Posted in: Asia

Earthquake Strikes Phillipines

earthquake reported on philippines island of mindanao

An earthquake in the Philippines may have rattled a few nerves Saturday but not much else. According to the Philippines News Agency, the quake hit the island of Mindanao shortly after noon local time.

According to the US Geological Survey, the 6.2 magnitude quake hit 17 miles southeast of Caburan, Philippines. The Philippine Institute of Volcanology and Seismology (Phivolcs) recorded the earthquake in the Philippine island at a depth of approximately 100 kilometers deep. Phivolcs stated that the intensity of the Philippines earthquake was as high as a “moderately strong” Intensity IV in some areas.

The island nation is located on the notorious Pacific Ring of Fire, a zone where earthquakes commonly occur, most of them too small to be noticed. However, Saturday’s earthquake in the Philippines caught the attention of the authorities. An initial report said that aftershocks were expected.

Fortunately, a follow-up from the PNA reports that Desiderio Cabanlit, regional director, says that there are no injuries reported, the damage will not be severe, and that aftershocks are no longer expected.

Nerves are already on edge around the world in the wake of the recent meteor crash disaster in Russia, now confirmed to be the largest meteor blast to hit the earth in a century.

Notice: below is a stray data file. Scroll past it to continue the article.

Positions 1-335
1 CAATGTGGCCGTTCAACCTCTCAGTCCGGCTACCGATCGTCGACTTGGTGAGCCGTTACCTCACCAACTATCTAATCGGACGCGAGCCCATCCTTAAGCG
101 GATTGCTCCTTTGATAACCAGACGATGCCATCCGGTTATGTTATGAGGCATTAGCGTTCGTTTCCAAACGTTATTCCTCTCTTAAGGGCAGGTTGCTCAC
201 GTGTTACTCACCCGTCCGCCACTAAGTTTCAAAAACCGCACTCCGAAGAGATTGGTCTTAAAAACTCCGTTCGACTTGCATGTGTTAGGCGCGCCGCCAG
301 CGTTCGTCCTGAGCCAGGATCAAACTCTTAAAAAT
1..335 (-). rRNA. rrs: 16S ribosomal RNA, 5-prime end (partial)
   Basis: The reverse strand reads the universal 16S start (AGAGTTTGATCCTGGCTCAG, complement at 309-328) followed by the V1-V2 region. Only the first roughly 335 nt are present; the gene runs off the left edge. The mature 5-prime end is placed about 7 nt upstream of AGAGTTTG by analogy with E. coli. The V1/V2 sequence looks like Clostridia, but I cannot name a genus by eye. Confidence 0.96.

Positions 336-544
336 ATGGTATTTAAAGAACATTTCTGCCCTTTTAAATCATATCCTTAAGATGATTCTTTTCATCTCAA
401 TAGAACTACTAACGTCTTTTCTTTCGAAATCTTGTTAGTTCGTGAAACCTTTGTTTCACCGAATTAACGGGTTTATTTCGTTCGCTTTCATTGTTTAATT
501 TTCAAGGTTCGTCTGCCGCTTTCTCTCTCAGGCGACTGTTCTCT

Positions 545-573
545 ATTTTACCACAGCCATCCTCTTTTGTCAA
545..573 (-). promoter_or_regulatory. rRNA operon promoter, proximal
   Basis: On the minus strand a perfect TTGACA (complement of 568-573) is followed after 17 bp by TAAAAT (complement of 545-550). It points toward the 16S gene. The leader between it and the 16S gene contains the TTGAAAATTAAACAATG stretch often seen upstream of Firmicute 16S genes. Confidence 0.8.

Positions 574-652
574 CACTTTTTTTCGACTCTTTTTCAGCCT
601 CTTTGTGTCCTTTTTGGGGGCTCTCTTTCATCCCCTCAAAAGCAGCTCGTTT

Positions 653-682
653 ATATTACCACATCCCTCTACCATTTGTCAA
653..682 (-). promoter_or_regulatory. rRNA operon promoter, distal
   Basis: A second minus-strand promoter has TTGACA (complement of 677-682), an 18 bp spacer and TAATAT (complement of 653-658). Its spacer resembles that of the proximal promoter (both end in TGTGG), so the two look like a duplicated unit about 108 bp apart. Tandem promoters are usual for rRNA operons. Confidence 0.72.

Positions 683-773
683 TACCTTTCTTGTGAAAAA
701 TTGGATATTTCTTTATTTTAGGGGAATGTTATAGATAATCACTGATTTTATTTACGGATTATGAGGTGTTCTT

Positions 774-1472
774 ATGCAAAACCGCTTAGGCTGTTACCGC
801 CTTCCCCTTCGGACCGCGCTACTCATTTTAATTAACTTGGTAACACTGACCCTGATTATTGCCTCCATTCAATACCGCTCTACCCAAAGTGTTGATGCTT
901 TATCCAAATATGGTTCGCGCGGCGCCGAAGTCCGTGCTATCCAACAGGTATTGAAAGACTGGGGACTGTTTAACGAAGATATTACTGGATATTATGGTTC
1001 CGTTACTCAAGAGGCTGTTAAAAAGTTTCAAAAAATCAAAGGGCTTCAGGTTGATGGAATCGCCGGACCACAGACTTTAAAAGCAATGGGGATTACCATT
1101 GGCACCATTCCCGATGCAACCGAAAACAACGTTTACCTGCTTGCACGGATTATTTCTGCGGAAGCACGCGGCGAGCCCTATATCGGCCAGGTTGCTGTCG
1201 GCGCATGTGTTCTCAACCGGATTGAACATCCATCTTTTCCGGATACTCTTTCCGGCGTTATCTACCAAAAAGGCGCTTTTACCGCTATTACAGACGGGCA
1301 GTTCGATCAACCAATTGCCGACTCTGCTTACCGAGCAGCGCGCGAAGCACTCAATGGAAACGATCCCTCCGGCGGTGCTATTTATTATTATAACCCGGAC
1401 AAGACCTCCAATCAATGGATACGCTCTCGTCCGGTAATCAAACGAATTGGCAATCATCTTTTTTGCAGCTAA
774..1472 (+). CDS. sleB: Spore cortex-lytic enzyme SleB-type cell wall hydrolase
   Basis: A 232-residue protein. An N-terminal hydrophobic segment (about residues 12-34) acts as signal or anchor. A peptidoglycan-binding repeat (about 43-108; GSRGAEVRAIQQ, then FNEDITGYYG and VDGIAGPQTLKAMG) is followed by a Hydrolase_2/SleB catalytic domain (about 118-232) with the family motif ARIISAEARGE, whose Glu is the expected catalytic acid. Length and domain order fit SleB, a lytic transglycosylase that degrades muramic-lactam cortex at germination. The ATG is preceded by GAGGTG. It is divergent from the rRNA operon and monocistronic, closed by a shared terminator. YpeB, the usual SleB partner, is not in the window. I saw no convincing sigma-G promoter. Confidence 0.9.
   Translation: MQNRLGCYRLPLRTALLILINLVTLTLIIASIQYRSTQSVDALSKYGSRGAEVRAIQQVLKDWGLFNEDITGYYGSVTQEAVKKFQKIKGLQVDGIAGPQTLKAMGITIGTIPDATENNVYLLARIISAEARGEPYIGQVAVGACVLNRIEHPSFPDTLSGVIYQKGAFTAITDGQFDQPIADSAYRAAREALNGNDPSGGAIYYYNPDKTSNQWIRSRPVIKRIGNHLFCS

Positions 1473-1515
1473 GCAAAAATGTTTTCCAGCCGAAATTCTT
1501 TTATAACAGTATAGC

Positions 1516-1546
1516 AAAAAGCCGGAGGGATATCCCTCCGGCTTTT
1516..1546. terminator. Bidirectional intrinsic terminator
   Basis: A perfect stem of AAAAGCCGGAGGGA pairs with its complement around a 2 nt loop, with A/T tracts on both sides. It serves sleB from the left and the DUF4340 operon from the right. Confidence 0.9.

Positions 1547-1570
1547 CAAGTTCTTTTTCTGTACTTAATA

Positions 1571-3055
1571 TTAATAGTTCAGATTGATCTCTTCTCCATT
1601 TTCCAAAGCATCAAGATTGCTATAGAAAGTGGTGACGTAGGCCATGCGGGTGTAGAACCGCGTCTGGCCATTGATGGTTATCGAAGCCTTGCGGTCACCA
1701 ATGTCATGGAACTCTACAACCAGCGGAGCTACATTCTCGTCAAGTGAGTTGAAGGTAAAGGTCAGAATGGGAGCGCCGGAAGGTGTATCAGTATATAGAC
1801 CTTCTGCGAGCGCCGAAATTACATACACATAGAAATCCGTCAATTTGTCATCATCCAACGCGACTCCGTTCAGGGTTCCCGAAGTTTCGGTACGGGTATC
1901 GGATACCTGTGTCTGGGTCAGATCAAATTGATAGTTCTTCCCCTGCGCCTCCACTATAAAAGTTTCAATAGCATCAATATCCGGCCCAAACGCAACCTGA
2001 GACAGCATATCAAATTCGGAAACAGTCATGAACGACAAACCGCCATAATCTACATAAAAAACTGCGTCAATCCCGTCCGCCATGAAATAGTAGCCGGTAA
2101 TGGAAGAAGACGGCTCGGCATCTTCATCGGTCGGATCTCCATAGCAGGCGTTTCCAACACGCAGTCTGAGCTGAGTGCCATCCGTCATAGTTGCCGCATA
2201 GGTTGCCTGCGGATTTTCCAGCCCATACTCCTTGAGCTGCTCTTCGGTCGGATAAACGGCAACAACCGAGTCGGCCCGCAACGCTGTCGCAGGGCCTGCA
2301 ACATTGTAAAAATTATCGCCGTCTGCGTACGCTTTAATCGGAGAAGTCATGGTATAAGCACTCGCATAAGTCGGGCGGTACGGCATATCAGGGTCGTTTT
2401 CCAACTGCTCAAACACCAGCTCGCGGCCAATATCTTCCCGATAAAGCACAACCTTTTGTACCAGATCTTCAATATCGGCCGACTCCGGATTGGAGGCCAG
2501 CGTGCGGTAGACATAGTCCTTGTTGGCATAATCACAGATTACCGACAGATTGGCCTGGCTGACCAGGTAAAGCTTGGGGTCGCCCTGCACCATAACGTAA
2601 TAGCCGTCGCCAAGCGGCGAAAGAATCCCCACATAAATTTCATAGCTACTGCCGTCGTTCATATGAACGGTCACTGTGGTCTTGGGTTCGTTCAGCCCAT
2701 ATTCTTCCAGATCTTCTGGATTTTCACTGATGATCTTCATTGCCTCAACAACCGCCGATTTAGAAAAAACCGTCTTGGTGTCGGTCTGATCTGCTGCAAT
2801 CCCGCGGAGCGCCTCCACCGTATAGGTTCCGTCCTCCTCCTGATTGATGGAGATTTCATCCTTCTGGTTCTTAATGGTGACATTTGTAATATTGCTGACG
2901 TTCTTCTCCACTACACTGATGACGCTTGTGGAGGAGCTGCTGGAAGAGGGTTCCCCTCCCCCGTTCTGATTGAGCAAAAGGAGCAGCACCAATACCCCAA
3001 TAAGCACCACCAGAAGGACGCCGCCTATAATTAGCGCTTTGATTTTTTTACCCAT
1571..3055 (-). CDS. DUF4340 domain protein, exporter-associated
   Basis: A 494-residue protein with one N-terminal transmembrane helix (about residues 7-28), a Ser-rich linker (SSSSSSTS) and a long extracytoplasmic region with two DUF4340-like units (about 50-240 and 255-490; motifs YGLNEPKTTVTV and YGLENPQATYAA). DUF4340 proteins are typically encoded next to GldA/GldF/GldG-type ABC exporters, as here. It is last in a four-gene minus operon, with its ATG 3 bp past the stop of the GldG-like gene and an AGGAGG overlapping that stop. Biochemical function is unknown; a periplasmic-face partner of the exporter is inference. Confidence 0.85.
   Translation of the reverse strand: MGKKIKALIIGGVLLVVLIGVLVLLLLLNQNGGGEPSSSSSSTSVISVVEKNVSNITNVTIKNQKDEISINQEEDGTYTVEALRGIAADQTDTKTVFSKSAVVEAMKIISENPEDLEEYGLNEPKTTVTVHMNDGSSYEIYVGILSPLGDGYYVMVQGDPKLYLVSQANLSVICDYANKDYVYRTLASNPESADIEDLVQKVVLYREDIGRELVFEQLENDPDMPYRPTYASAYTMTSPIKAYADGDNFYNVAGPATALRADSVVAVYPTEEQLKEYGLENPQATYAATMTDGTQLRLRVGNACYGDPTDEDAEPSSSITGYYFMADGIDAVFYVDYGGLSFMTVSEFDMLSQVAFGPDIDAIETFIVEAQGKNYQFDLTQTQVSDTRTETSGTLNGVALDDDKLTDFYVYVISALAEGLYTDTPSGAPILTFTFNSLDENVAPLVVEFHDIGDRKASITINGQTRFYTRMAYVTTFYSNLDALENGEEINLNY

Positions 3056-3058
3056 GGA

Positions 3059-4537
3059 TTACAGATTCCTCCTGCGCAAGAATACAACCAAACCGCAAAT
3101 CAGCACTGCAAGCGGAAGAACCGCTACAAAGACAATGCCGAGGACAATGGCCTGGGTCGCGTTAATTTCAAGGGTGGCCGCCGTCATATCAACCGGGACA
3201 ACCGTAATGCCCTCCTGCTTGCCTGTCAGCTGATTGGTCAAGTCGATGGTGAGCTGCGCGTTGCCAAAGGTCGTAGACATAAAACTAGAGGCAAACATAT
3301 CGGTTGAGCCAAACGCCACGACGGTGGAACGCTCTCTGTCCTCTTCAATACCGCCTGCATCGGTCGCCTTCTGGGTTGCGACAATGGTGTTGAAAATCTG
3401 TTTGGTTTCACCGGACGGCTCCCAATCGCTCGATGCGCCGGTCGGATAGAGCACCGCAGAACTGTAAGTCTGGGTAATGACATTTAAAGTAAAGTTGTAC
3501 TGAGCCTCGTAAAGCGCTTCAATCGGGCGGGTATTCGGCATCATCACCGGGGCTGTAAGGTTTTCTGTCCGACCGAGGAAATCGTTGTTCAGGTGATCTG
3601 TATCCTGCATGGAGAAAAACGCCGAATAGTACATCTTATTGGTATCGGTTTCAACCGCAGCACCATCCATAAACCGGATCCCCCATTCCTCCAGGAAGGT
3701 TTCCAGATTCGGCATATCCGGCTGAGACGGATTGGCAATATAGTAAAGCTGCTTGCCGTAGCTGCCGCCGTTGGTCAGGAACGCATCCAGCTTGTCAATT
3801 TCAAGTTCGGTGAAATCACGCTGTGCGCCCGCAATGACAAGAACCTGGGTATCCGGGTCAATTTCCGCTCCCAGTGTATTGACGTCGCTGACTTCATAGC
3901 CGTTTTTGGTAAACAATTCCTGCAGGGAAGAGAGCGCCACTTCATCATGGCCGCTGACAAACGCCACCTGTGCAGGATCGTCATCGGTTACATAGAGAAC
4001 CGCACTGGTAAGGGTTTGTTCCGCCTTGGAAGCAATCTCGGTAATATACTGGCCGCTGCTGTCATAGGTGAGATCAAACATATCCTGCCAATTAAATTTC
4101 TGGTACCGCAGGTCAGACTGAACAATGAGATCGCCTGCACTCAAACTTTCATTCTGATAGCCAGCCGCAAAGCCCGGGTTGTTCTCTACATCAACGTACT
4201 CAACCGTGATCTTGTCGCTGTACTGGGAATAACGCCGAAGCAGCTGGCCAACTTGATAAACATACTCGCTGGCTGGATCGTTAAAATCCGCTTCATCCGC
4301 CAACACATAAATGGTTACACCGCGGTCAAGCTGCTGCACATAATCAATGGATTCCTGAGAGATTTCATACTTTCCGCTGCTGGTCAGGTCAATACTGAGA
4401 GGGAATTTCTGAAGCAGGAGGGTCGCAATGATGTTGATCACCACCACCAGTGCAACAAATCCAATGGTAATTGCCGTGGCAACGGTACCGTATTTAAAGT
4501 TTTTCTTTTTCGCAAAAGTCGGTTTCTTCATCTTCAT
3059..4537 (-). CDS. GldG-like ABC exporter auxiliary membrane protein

The Mindanao island has experienced several other moderate to moderately strong earthquakes in recent months including an earthquake recorded in November 2012 that French news agency Agence France-Presse reported to be a topic of some controversy. Phivolcs measured this earthquake at 6.5 magnitude, while the United States Geological Survey down-graded it to 6.1 — weaker than Saturday’s event.

A much more powerful 7.6 magnitude earthquake struck on August 31, 2012. Over 100,000 people had to evacuate their homes in the wake of a tsunami warning, and one person was killed in the resulting mudslide.

Today’s earthquake in the Philippines seems to have caused only minimal damage, no doubt a relief to concerned residents.

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